"8. In brief, what Toulon disclosed in his original Patent 2,227,815 as his invention and sought to patent and what is described and claimed in his Patent Re. 22,055, comprises (sic) the following essential features:

"`(a) — a system for precisely controlling the synchronization of an electronic television receiver from a series of received synchronizing pulses of short duration relative to their period,

"`(b) — for substantially eliminating the deleterious effects of noise pulses similar in nature to the synchronizing pulses and the effects of momentary synchronizing signal interruption, comprising,

"`(c) — a circuit for supplying the periodic synchronizing signal pulses to the system,

"`(d) — a relaxation oscillator which in the absence of control has substantially the same average frequency as these synchronizing signal pulses,

"`(e) — a phase-comparison circuit for deriving a periodic wave dependent in wave form upon the phase difference between the synchronizing-signal pulses and the output wave of the oscillator,

"`(f) — a rectifier for developing from this derived periodic wave a unidirectional frequency-correcting control voltage,

"`(g) — specifically in association with a circuit of long time constant relative to the period of the signal pulses,

"`(h) — a circuit for utilizing this unidirectional control voltage to control the instantaneous frequency, and thus the phase, of the relaxation oscillator,

"`(i) — and a circuit for developing from the out-put of the relaxation oscillator a saw-tooth wave for scanning.'"

7. Italics supplied.

8. Italics supplied.

9. Italics supplied.

10. "1. In a television system, a receiver including a relaxation device having a saw-tooth output waveform, a source of synchronizing signals external to said receiver, means for transforming said synchronizing signals to have a waveform substantially the same as the output waveform of said relaxation device, and means for varying the frequency of said relaxation device in accordance with the phase difference between the output of said relaxation device and said transformed synchronizing signals.

"2. In a television system, a relaxation device having a saw-tooth output waveform and including a gas-filled tube having a grid, a source of synchronizing signals, means for transforming said synchronizing signals to have a waveform substantially the same as the output waveform of said relaxation device, means for producing a direct-current voltage the amplitude of which is a function of the phase difference between the output of said relaxation device and said transformed synchronizing signals, and means for applying said direct-current voltage to said grid.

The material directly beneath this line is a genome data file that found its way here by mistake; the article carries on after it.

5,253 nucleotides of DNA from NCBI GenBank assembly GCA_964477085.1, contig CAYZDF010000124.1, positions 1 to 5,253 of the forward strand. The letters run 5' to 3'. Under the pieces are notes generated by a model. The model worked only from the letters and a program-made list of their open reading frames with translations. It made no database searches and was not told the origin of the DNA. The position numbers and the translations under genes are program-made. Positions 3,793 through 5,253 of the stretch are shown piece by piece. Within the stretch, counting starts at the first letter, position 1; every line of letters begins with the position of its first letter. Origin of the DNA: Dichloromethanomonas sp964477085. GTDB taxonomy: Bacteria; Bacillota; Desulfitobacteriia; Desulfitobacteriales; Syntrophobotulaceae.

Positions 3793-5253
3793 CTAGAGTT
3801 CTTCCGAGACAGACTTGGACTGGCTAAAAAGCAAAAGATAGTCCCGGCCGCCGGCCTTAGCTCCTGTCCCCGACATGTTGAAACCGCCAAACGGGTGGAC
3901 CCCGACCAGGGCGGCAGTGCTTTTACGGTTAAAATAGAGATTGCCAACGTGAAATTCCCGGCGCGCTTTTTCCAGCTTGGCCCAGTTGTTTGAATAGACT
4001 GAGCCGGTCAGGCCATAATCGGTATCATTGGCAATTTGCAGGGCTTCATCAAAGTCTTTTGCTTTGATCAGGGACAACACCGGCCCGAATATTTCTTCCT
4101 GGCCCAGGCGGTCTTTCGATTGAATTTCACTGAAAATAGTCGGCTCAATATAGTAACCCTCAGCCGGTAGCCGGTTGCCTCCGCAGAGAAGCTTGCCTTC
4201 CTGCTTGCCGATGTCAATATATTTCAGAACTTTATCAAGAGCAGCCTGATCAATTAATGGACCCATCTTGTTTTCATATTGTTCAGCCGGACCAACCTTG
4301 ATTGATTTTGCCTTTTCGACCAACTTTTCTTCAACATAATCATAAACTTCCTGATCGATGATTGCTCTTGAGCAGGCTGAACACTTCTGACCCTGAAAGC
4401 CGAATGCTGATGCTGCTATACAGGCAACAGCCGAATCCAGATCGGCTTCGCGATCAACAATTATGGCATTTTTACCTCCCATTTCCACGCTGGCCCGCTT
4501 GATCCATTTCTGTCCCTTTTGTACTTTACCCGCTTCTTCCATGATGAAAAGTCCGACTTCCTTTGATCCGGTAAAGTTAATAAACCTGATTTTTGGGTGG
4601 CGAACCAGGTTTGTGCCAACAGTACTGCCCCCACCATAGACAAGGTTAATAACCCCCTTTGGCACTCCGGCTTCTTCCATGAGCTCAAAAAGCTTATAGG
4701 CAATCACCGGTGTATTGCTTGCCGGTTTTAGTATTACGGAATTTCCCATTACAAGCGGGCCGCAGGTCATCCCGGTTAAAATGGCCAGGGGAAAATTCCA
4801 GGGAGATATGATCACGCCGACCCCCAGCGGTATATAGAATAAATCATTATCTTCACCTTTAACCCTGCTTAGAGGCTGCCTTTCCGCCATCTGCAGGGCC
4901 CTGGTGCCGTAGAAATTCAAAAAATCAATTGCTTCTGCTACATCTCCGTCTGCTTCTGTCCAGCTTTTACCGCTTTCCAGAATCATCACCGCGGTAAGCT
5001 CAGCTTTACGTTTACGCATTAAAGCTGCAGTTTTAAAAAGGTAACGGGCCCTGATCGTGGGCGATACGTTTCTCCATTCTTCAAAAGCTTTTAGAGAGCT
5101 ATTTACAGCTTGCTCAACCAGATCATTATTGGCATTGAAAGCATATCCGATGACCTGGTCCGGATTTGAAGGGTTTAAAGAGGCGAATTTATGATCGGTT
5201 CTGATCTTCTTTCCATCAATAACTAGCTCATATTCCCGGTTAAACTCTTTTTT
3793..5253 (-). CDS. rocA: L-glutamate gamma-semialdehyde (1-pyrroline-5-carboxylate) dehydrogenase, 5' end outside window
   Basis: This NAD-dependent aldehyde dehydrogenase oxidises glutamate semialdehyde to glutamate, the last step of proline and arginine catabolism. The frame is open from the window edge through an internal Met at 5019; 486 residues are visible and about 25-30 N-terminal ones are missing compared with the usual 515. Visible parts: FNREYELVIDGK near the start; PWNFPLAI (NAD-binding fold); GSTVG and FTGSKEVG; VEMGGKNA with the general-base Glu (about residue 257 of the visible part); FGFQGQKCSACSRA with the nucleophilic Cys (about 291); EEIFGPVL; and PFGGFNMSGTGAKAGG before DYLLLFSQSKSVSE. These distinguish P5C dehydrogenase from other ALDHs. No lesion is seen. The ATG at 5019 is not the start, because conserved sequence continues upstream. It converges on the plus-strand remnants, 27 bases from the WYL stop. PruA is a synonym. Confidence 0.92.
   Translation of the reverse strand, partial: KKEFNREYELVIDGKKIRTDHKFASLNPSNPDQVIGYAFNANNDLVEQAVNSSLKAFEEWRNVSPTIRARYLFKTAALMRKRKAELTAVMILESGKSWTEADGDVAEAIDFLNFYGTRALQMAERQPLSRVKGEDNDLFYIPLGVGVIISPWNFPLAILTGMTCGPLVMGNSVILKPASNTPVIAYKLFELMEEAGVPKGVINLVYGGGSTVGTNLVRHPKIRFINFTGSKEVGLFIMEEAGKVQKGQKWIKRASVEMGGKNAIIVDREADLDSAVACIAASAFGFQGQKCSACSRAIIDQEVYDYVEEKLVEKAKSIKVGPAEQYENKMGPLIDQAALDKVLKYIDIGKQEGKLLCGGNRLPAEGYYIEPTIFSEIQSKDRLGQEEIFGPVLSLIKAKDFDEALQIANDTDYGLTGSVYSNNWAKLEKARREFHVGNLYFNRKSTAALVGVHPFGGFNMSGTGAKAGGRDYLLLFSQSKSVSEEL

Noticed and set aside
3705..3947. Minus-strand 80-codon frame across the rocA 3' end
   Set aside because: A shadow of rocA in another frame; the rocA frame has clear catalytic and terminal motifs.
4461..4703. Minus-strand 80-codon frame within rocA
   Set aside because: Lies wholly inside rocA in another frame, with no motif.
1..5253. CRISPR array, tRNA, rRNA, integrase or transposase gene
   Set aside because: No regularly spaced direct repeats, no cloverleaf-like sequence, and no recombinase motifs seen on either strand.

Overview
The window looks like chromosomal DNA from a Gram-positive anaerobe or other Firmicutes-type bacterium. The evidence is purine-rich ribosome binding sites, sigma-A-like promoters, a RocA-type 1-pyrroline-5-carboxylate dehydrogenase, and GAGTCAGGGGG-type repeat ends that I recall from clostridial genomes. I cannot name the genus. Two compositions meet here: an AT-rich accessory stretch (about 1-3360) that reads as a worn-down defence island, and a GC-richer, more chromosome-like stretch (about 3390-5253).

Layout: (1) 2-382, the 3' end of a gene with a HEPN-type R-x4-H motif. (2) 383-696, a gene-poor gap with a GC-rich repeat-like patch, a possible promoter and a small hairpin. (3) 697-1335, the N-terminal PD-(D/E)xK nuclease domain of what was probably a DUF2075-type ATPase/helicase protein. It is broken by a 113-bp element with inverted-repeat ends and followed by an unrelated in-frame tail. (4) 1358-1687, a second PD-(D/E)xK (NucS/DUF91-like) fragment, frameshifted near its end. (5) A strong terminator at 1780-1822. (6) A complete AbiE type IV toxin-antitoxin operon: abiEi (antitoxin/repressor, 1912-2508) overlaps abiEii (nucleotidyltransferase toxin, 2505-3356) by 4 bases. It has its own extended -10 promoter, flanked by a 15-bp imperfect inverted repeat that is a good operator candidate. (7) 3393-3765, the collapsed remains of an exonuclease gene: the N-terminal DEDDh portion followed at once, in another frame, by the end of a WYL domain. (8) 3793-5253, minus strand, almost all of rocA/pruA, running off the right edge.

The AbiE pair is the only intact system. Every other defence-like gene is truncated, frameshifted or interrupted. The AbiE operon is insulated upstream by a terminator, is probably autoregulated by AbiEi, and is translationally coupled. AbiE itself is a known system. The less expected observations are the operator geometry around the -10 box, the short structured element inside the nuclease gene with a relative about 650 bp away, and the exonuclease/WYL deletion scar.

"3. In a television system, a receiver including a relaxation device having a saw-tooth output waveform, a source of synchronizing signals external to said receiver, means for transforming said synchronizing signals to have a waveform substantially the same as the output waveform of said relaxation device, means for producing a potential which is a function of the phase difference between the output of said relaxation device and said transformer synchronizing signals, and means for utilizing said potential to vary the frequency of said relaxation device.

"4. In a television system, a relaxation device having a saw-tooth output waveform, a source of synchronizing signals, means for transforming said synchronizing signals to have a waveform substantially the same as the output waveform of said relaxation device, means for producing a direct-current voltage the amplitude of which is a function of the phase difference between the output of said relaxation device and said transformed synchronizing signals, and means for utilizing said direct-current voltage to vary the frequency of said relaxation device."

11. Re. 22,055.